Understanding how people stay happy later in life

The MRI scanner at the Centre for Integrative Neuroscience and Neurodynamics (CINN)

Dr Carien van Reekum, a researcher at the University’s Centre for Integrative Neuroscience and Neurodynamics (CINN), is due to begin a £465,000 study this year after receiving a grant from research council the BBSRC.

Dr van Reekum said the results of the research could help to break down misunderstandings about mental health and ageing among the general public and inform governments and public health bodies how to maintain levels of wellbeing among an ageing population.

“With a projected rise of 32% in the population aged 65 and over by 2033, it is crucial that we understand and promote processes that support healthy ageing,” she said.

“The issue of later life wellbeing is key to lessen the burden on long-term health care, lower the impact of later-life depression and promote continued involvement in society by the elderly.”

While we know a great deal about how our brains ‘shrink’ as we get older – affecting abilities such as memory, attention, planning and movement – little is known about how they impact our emotional wellbeing. If these brain systems deteriorate with age, then do older adults deal with emotional situations less well – or do they use different brain systems to stay happy in their daily lives? 

“Large survey studies have reported an increase in positive emotion with age, with some psychologists suggesting an improvement in the skills to regulate one’s emotions,” Dr van Reekum said.

“What has not to date been studied is how these age-related individual differences in cognitive ability associated with differences in the structure of the brain affect our ability to appropriately regulate emotion.”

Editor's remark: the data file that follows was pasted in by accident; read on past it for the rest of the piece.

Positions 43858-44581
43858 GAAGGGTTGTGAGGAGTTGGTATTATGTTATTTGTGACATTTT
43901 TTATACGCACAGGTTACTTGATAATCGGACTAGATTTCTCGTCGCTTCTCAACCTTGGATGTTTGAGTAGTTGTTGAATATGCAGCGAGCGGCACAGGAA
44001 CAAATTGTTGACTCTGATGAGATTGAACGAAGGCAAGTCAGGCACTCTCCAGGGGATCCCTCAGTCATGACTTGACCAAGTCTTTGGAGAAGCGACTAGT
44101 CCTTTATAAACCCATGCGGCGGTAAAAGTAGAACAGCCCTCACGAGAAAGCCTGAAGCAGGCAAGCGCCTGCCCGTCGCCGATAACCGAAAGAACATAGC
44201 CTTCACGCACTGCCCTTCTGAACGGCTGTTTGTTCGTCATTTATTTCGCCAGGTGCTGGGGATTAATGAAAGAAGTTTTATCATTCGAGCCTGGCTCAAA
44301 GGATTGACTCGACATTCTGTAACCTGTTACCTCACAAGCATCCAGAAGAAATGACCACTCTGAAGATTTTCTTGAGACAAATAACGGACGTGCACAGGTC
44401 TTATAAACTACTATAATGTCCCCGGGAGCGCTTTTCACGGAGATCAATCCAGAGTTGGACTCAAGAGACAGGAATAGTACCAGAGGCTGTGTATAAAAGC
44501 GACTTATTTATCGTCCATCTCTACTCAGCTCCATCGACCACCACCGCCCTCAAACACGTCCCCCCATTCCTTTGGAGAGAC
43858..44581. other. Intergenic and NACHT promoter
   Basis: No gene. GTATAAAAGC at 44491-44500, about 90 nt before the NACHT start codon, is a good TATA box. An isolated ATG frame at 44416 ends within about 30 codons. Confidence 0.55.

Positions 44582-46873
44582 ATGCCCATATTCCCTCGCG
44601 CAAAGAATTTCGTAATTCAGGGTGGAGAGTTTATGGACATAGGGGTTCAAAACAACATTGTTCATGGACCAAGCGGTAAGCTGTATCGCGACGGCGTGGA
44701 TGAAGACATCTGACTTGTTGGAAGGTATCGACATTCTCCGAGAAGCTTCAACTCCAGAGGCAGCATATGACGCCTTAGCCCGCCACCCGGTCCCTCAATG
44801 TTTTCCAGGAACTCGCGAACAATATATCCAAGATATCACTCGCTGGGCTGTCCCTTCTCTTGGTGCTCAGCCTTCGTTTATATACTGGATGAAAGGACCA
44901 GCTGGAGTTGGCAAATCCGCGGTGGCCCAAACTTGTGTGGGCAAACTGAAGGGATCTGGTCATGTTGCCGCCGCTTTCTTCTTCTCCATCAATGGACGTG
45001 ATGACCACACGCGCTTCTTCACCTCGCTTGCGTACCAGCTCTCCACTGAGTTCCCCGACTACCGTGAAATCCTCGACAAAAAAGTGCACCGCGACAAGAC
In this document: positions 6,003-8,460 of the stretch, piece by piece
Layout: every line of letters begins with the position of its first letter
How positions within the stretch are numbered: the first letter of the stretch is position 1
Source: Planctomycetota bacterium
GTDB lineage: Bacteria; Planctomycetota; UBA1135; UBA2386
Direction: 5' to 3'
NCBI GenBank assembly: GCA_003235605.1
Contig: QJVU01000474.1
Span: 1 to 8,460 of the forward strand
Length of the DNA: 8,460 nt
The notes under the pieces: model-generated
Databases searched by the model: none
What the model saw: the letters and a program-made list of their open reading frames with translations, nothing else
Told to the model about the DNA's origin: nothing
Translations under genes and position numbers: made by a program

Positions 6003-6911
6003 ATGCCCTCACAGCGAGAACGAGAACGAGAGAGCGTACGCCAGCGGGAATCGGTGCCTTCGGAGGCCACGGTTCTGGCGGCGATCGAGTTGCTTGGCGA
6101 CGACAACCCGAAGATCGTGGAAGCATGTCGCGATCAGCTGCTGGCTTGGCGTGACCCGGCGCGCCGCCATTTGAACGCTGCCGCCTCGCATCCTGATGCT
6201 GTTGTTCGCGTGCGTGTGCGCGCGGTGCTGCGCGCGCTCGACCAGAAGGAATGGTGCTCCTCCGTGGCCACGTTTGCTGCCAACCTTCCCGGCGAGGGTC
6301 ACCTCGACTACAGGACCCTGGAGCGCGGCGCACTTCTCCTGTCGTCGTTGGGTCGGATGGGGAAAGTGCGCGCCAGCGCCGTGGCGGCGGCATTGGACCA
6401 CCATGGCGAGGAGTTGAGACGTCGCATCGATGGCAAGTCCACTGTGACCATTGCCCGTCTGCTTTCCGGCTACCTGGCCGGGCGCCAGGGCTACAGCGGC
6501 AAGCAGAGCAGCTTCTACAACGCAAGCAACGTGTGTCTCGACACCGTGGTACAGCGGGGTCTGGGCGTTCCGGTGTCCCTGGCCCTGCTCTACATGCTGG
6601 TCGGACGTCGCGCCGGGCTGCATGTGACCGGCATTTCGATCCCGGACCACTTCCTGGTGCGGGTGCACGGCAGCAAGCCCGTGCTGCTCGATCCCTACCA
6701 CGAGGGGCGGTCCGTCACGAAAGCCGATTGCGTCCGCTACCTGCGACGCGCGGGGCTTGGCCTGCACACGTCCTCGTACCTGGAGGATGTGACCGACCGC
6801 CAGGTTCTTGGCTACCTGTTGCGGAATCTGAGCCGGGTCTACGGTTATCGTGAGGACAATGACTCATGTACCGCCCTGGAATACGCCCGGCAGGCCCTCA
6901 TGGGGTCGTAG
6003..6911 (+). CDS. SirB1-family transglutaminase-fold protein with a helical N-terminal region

Researchers will use Magnetic Resonance Imaging (MRI) to scan the brains of volunteers aged 55 to 85, as well as a control group of younger people, while measuring their physiological and behavioural responses to emotion regulation tasks.

Outside the scanner, scientists will conduct cognitive tests, wellbeing surveys and daily saliva samples to measure changes in stress hormones. Researchers will then analyse the data to see how individuals whose brains have deteriorated with age compensate by activating their brains differently when regulating emotion, and examine how people’s ability to regulate emotion, even in the face of decline in cognitive ability and brain matter, affects people’s stress levels and sense of wellbeing.

Scientists hope the research will aid understanding of how older adults can successfully adapt to stressful events by regulating their emotions, leading to the creation of more effective treatments to promote lifelong wellbeing.


For more information or interview requests, contact Pete Castle at the University of Reading press office on 0118 378 7391 or [email protected].

Notes to editors

The University of Reading is one of the top UK research-intensive universities, and is ranked in the top 1% of universities in the world (Times Higher Education World University Rankings 2011-12).

The Department of Psychology has a long-standing reputation for excellence in experimental psychology, perception, learning, memory and skilled performance. In recent years, research has focused on the developmental psychology, neuroscience, ageing, emotional disorders in children and adults, virtual reality and multimedia interactions.

The Centre for Integrative Neuroscience and Neurodynamics (CINN) at the University of Reading builds upon existing interdisciplinary research into the physiological and psychological mechanisms underpinning complex cognitive behaviours, targeting typical and atypical development and decline in individuals. CINN research involves scientists in Psychology, Pharmacy, Biosciences and Genetics, Mathematics, Chemistry, Biology, Cybernetics and Clinical Language Sciences.